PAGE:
October 26, 2006

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Facing Giants (PG)
Jesus proves to be a kick-ass football coach for a Christian high schoolís losing team in Facing the Giants.

Hold your e-mails until the end, please. Not every movie is for every person but I donít have to believe in magic to like The Illusionist or in the literary abilities of J.K. Rowling to like the third Harry Potter movie. Thusly, Facing the Giants can profess whatever it likes. But, as a movie in a theater, it should work as a story, regardless of its viewpoint. And on this I judge it. I leave it to God to decide how he feels about getting dragged into a standard-issue sports movie.

Grant Taylor (Alex Kendricks) is truly down on his luck. Heís the coach of the Shiloh Christian Academy Eagles, a sorry team that plays a half-hearted game of football. His car is a P.O.S. of indeterminate age with a cardboard window. His house has an awful smell (stench of failure?). He makes a crappy living ($24,000 a year). And, after four years of trying, he and his wife Brooke (Shannen Fields) canít seem to make a baby.

He sulks around his office, sulks around the field, attempts and fails to get his team revved up for another season. Aw, Grant, says a strange man with a smiling face and a slightly sulfurous aroma, why donít you just give up on life, buddy? And, here, try this apple. Itís yummy.

Actually, what really happens is that a group of school officials and community types hold a secret meeting to discuss showing ole Grant the door. Grant happens to overhear this and starts to cry like a big khaki pants-wearing baby.

In the morning, he prays to God (with more conviction, I suppose, than his ordinary praying). Then he goes to school and talks to the football players about praising and praying to and playing for Jesus. And then the whole school finds religion (er, more religion, I guess) and his entire life turns around.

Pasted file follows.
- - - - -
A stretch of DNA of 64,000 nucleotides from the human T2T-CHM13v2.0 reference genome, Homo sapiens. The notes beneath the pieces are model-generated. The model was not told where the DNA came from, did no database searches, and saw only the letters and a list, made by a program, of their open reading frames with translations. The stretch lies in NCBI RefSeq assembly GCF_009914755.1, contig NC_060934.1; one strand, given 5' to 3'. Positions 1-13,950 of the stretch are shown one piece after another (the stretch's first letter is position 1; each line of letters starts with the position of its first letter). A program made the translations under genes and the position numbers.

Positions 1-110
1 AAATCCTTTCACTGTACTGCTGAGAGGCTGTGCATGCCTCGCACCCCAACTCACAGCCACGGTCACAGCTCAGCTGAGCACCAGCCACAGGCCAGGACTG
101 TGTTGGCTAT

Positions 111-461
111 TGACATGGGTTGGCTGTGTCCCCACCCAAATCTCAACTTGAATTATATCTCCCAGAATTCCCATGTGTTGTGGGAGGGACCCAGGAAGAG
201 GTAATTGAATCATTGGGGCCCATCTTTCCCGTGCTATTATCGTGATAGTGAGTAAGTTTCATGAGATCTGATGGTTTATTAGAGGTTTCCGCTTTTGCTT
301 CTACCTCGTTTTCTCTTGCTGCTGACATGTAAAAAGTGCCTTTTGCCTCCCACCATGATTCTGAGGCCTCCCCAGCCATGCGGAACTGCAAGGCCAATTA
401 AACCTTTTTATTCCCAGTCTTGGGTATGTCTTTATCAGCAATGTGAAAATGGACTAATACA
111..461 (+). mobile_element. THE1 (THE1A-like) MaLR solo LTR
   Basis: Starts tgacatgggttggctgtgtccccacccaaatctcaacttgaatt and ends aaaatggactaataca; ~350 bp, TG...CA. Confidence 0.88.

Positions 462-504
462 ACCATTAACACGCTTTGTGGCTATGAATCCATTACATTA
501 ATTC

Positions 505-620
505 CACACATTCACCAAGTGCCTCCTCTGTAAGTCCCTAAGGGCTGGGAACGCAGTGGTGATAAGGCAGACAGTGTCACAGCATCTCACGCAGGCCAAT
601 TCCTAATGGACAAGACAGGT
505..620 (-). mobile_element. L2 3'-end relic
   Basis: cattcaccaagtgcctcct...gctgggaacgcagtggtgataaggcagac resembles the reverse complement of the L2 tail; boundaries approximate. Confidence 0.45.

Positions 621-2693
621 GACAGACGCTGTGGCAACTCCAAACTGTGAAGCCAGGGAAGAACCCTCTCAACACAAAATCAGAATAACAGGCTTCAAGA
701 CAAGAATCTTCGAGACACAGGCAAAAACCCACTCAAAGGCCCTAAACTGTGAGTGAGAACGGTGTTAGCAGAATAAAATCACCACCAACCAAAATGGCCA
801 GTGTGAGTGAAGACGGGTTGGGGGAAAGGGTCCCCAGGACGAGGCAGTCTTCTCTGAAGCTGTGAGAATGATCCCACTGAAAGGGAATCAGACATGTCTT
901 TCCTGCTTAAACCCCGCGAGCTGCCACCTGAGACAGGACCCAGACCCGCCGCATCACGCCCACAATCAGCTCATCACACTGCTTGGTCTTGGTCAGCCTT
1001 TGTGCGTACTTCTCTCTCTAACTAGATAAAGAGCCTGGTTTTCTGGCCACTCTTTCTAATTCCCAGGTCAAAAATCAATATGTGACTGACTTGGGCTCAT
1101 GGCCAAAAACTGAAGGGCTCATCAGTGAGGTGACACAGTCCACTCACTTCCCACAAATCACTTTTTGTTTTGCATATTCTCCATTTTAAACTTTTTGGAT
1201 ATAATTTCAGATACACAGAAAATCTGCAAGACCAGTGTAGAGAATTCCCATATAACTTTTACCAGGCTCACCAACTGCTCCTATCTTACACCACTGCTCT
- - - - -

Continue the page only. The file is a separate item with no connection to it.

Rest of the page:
So SPOILER ALERT, apparently Jesus is really hot or cold on a guy. Either heís going to make all your dreams come true or heís going to let you twist in the wind. (Speaking of wind, if he really likes you, Jesus will even make the wind change direction so your team can make an improbable field goal.) I can see how this makes for an excellent recruitment and retention tool for a religion but as a plot device it makes for some simplistic story telling. Were the movie to allow Jesus to be a more nuanced guy, perhaps the film could have told a story about believing even when things donít work out, praying even when a door firmly closes (forever, not just for the better part of a Christian rock ballad) on your getting something you desire ó you know, faith. In Facing the Giants, we get essentially the same story trajectory that was followed by Jake (Chris Pine) in Just My Luck. Where Grant prays to get everything he wants, Jake kissed Lindsay Lohanís character thereby taking her ďluckĒ and fulfilling all his caree
r/apartment/wardrobe/love life needs. I wasnít impressed with the storytelling in Just My Luck and Iím not impressed with it any more in Facing the Giants. By the time we get to the final game (against, naturally, the several-seasons-undefeated Giants), the weekend-drama-classes acting and the shot-it-on-my-camcorder look of the film start to grate even more than a Lohan pop song. D

Rated PG for all the God talk (at least, thatís what Iím assuming ďthematic elementsĒ means). Directed by Alex Kendrick and written by Alex and Stephen Kendrick, Facing the Giants is distributed by Destination Films in limited release (it had a initial Sept. 29 release date) and is 1 hour and 51 minutes long.

ó Amy Diaz